Victoria Kitcheyan, tribal treasurer of the Winnebago Tribe of Nebraska, pleaded to Congress on Tuesday to continue to work on the issue even if the legislation becomes law.

“It’s going to take a team effort, additional resources, consistent congressional oversight. And furthermore we have 10,000 people back at home who need their hope restored. ... Until those systematic changes are made within the IHS system, Winnebago hospital will continue to be the only place where you can legally kill an Indian.”

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Panhandle mosquitoes test positive for West Nile Virus

A Panhandle mosquito pool has recently tested positive for West Nile Virus. This positive pool gives Panhandle Public Health District (PPHD) an indicator of the location of the virus and the potential for it to be spread through human contact. Several counties in the Panhandle have been routinely testing sites to trap and monitor mosquitoes over the summer months.  

To help reduce the risk of West Nile Virus spread, Melissa Cervantes, Environmental Health Coordinator for PPHD, urges residents to follow these precautions to protect themselves and their families:

• Use a mosquito repellant that contains DEET.

• Wear long-sleeved shirts, long pants, shoes and socks.

• Take extra precautions when going outdoors at dawn and dusk when mosquitoes are most active.

• Drain standing water.

• Add larvicides to animal drinking troughs. 

• Keep window screens in good repair.

West Nile Virus is contracted through mosquitoes that have bitten an infected bird. Generally birds cannot pass the virus on it is only through the bite of a mosquito that humans can become infected. West Nile includes flu-like symptoms that can include a slight fever and headaches. Severe symptoms of West Nile can lead to encephalitis which can cause inflammation of the brain, disorientation, convulsions and paralysis. People over 50, infants, and pregnant women are especially susceptible to this disease.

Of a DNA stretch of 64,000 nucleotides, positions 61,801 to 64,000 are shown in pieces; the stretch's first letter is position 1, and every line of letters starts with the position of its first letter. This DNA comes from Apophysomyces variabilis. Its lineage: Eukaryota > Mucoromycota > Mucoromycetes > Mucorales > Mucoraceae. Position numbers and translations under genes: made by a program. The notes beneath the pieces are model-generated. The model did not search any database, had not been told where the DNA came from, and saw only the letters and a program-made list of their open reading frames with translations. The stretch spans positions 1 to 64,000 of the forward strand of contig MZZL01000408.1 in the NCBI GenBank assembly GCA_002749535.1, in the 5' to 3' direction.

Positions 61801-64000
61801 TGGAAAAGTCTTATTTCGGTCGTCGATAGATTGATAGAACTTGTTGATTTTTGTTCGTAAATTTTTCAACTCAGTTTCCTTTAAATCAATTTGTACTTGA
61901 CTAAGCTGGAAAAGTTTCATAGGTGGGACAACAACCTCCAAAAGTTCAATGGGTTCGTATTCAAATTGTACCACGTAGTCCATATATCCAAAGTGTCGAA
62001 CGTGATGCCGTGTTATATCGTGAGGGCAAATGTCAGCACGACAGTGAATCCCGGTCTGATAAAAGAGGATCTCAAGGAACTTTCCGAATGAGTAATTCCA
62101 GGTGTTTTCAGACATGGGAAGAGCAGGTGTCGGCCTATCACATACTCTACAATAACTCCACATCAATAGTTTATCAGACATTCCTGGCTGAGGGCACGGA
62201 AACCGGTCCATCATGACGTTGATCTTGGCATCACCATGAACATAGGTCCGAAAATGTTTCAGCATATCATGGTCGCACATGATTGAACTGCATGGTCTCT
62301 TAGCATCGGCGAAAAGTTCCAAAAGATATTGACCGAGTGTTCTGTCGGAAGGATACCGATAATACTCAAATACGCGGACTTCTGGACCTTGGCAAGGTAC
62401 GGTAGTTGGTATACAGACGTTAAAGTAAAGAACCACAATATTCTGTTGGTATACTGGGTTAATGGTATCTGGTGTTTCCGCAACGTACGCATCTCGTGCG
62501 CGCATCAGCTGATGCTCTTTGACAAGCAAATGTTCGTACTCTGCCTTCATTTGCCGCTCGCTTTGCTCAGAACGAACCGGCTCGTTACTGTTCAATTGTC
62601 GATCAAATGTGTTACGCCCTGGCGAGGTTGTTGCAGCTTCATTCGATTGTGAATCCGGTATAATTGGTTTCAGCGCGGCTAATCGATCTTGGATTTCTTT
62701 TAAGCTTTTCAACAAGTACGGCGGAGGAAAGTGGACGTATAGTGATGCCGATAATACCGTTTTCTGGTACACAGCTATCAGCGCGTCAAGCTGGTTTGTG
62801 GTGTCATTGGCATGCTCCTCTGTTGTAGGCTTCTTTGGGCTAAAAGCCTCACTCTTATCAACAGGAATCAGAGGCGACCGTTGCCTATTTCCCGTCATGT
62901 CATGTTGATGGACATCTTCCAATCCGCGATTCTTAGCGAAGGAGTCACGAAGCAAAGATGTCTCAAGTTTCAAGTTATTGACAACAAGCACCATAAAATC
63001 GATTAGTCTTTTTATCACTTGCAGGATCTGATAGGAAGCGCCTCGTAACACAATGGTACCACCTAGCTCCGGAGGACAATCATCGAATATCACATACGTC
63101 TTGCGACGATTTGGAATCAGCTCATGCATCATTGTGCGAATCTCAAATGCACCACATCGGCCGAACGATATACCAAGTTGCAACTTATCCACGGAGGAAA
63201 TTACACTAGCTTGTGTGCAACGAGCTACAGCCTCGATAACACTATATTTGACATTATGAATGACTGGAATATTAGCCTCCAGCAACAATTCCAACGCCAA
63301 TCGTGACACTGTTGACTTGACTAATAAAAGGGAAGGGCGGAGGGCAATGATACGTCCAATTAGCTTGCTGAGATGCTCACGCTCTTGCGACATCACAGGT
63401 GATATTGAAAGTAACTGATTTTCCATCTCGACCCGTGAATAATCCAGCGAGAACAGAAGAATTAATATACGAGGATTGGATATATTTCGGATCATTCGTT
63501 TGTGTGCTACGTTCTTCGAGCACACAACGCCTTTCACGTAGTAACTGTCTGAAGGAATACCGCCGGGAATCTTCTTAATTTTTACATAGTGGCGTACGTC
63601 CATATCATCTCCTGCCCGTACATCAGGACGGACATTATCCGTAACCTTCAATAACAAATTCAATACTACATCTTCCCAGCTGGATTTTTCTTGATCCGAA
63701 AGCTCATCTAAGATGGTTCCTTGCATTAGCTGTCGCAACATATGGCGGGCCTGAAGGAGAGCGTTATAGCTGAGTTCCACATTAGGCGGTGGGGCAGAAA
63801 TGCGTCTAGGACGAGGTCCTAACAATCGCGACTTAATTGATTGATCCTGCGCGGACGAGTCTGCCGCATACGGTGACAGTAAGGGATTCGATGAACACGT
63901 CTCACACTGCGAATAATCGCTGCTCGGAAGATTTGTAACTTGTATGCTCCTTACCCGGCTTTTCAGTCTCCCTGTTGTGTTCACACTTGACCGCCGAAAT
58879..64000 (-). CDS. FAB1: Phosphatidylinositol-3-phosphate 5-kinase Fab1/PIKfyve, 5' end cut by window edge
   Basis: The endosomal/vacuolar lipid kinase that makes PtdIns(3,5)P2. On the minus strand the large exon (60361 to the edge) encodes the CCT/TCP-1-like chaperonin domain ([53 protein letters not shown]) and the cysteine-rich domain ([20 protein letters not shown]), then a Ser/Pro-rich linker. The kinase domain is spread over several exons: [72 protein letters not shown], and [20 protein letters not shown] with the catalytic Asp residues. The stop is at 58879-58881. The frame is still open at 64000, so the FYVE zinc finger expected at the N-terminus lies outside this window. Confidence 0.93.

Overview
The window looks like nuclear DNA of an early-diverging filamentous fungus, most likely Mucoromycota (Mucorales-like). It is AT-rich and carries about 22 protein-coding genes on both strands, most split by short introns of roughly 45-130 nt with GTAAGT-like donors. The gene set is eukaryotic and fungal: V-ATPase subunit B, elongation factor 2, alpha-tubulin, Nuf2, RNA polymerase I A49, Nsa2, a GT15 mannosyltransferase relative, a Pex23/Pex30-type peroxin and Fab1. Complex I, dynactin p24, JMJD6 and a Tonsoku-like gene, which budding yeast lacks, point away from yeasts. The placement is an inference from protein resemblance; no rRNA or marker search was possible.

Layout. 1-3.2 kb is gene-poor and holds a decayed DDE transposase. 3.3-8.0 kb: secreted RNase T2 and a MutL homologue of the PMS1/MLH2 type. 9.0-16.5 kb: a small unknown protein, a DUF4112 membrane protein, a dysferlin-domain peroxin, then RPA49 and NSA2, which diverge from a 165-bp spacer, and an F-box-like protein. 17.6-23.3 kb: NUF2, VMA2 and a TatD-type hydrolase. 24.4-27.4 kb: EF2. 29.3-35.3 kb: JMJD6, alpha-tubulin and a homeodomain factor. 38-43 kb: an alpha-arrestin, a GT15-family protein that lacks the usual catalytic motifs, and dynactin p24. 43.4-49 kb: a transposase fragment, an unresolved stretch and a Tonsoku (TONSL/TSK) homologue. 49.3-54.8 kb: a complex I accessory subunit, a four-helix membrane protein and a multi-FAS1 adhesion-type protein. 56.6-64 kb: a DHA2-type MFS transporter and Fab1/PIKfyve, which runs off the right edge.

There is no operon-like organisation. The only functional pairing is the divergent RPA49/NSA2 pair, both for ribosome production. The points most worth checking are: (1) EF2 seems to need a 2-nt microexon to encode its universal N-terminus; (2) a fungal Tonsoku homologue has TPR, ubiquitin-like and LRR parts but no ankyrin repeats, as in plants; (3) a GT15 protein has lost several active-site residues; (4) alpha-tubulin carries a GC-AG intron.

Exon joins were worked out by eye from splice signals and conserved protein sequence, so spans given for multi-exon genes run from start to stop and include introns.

The positive mosquito pool indicates that PPHD is no longer accepting dead birds for testing. If you suspect you have a bird that has died of unknown origins related to West Nile, dispose of it by sealing it in a Ziploc bag and throwing it away. Do not touch a bird with your bare hands, use gloves or an inverted bag to handle and dispose of. Birds can still be called in to PPHD to be reported to the state but will not be collected. 

If you have any questions regarding birds or West Nile Virus, please call Melissa Cervantes at 308-487-3600 extension 108 or e-mail at This email address is being protected from spambots. You need JavaScript enabled to view it.. Panhandle Public Health District is working together to improve the health, safety and quality of life for all who live, learn, work and play in the Panhandle. Our vision is that we are a healthier and safer Panhandle Community.

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3 men missing on South Dakota reservation found dead

PINE RIDGE, S.D. (AP) ­-  Three men who went missing more than two weeks ago on South Dakota’s Pine Ridge Indian Reservation have been found dead.

Oglala Sioux tribal officials said Tuesday that the men died in a single-car accident on the rural reservation. Details about the wreck haven’t been released.

Tribal Police Capt. Anthony Long Soldier confirmed the accident involved one vehicle. He said the victims have been identified as 24-year-old Juan Lamont, 21-year-old Tevin Tyon and 23-year-old Tyrell Wilson.

The tribe’s Office of Public Safety released the same information on its Facebook page.

The men were last seen May 7 in the town of Pine Ridge. The tribe declared a state of emergency four days later.

Searches for the men included all-terrain vehicles, horses, aircraft and SUVs, along with hundreds of volunteers.

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Nebraska Legislature exempts itself from open records law

By GRANT SCHULTE

Associated Press

LINCOLN, Neb. (AP) – Nebraska’s one-house Legislature was created with the promise of greater transparency in state government, but that promise falls short when it comes to some of the records lawmakers keep.

Legislators have exempted themselves from the state’s public records law, allowing them to withhold “correspondence, memoranda and records of telephone calls’’ that other state agencies and local governments must disclose. Such documents give the public insight into who is trying to influence elected officials on important policy decisions.

To test Nebraska’s public-records law, The Associated Press asked for emails and daily schedules from three leading state senators and Gov. Pete Ricketts during the week of Feb. 1-7. The request was made for Sunshine Week, a national initiative beginning Sunday to promote government transparency and freedom of information. Similar inquiries to legislative leaders in all 50 states were met with more denials than approvals.

In Nebraska, legislative leaders rejected requests for emails from their state accounts but agreed to release detailed daily schedules.

For Ricketts, the answer was the opposite: The governor turned over nearly 600 pages of emails and his “public schedule’’ – a list of appearances the media are invited to attend – but his staff declined to make public a more detailed daily calendar that lists closed-door meetings. Most of the governor’s emails consisted of correspondence from constituents and Twitter notifications.